Australia helped develop the scramjet which uses oxygen from the atmosphere for power as the jet rockets upward. Consequently, it does not have to carry heavy and expensive fuel. Tests began in 2009. Norway and Germany are also involved in the project. The target completion date is in 2018.
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Farmers Adopt Optical Measuring Devices in Pastures

Farming is becoming much more efficient. Gone are the days when growing food was at the whim of the weather. The ten day forecast and even longer weather predictions have made farming a science. Farmers are becoming more like technicians today, rather than multi-skilled laborers.
Optical measuring device placed in pastures paddock
Growers are using satellite technology. Pastures have optical devices in situ measuring soil and vegetation conditions. The information is collected and re-transmitted down to farmers who use hand held devices or PC to analyze data.

More specifically, a pasture"s cover and biomass are measured. Its overall health is ranked. Allocating suitable farm area to grazing animals and crops is made more practical. Resources are fully utilized.  Consequently, a nation's GDP is improved.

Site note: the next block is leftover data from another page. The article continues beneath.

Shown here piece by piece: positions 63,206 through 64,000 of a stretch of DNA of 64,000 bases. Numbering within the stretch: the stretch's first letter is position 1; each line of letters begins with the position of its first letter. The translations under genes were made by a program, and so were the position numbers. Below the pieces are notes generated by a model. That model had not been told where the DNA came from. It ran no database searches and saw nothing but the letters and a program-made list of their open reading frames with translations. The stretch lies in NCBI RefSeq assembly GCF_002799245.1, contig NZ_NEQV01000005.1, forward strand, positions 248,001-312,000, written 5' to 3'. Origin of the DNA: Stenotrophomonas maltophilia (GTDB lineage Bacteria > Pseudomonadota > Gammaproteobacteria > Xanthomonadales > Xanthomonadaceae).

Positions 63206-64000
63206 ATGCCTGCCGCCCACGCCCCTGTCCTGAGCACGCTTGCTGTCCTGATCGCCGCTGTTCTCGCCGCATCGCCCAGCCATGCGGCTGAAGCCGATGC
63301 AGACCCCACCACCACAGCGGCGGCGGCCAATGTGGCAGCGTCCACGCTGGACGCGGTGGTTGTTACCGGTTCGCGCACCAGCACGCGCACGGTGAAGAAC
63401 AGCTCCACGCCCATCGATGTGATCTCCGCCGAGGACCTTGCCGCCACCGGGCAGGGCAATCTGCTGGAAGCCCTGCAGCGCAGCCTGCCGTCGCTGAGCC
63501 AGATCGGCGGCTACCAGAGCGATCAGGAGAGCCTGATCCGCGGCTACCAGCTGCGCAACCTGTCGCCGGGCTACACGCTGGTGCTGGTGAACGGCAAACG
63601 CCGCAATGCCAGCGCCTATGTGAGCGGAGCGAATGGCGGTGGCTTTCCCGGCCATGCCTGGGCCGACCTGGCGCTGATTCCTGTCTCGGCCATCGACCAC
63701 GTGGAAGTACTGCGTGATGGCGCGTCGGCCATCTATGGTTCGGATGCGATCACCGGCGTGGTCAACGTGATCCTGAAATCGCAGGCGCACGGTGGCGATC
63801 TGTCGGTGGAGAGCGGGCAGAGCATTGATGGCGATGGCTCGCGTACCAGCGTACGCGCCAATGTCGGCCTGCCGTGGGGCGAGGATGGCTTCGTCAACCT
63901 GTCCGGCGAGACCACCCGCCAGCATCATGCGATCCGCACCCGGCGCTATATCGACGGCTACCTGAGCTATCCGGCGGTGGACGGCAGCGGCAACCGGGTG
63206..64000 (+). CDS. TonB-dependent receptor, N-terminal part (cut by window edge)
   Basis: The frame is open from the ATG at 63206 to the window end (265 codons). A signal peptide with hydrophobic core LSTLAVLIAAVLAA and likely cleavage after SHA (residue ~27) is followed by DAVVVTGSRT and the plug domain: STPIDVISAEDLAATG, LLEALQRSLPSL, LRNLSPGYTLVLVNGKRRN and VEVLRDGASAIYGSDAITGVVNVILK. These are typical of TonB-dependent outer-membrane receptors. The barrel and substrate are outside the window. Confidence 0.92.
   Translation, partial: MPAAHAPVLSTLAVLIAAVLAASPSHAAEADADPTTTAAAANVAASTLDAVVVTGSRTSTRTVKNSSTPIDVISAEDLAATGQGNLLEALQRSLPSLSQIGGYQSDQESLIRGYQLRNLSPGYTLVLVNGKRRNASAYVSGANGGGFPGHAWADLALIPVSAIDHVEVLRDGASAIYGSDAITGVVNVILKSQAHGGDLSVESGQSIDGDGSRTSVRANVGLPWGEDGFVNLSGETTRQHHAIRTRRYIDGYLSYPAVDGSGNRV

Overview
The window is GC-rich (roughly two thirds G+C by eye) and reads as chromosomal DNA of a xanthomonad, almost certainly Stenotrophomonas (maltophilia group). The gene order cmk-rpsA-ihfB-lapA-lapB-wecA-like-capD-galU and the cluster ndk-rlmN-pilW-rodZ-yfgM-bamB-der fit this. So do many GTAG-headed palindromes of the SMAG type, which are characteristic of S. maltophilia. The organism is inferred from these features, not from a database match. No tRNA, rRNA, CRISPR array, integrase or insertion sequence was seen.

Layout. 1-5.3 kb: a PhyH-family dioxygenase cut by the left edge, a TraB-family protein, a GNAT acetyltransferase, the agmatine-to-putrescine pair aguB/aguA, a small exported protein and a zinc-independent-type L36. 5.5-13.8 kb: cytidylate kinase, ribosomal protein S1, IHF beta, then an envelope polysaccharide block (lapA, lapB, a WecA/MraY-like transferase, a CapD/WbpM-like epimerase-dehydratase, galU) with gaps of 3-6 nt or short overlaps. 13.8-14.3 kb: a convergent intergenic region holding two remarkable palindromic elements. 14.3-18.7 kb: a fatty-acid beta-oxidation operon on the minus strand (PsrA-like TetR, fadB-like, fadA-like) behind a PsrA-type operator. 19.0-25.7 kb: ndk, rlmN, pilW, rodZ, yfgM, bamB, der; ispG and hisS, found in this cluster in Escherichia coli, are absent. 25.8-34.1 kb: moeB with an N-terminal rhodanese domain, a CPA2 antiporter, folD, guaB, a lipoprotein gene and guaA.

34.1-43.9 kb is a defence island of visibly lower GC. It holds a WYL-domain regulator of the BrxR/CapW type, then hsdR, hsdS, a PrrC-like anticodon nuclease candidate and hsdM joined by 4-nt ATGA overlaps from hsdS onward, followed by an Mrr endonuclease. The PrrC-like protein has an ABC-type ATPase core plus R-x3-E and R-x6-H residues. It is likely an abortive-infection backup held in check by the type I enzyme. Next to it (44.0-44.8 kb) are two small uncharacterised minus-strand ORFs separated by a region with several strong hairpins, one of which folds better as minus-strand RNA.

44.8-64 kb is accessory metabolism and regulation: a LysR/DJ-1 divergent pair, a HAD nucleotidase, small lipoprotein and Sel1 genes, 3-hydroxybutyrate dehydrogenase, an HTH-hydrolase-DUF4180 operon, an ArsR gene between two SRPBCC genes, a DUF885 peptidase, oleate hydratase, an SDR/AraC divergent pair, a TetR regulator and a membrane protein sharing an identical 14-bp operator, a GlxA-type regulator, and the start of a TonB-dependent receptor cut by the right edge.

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OPTICAL DATA FROM PASTURE TO SATELLITE

Compulsory Reversing Radar Technology is Needed in Australia

There is nothing worse than parking in a shopping center car park, doing your shopping, then coming out to find another driver has reversed out and scraped your rear "bumper" A compulsory radar reversing system should be introduced for all vehicles.
radar-based reverse braking technology truck vicroads
VicRoads is doing something about this. Their maintenance fleet has been fitted with radar-based reverse braking technology. The main target is not vehicle damage: it is injuries to employees who are hit when trucks are reversing. No less than 18 workers were struck from 2003 to 2012. The system detects anything directly in the reversing path of a vehicle.

All new motor vehicles are now fitted with such technology in Europe, the US and Japan. Where is Australia with regard to this? It can prevent injuries, save lives and last but not least stop unwanted damage.  Insurance companies could even offer lower premiums as a result.

VicRoads will share its trial data with others involved in the transport industry. If this sector adopts the technology, the general public will want it fitted to their vehicles as well.  A high quality national detection system is needed, not the cut price basic ones that people are fitting now.
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Addiction to Tech is not the Child's Fault

Keeping children away from technology is impossible. Like eating sugary food and going to bed early, those days have long gone. We know computers change the brain structure of children, Humans are changing and becoming a different species. Whether we will survive another climatic challenge is unknown.
Young children toddlers playing a game on mobile phone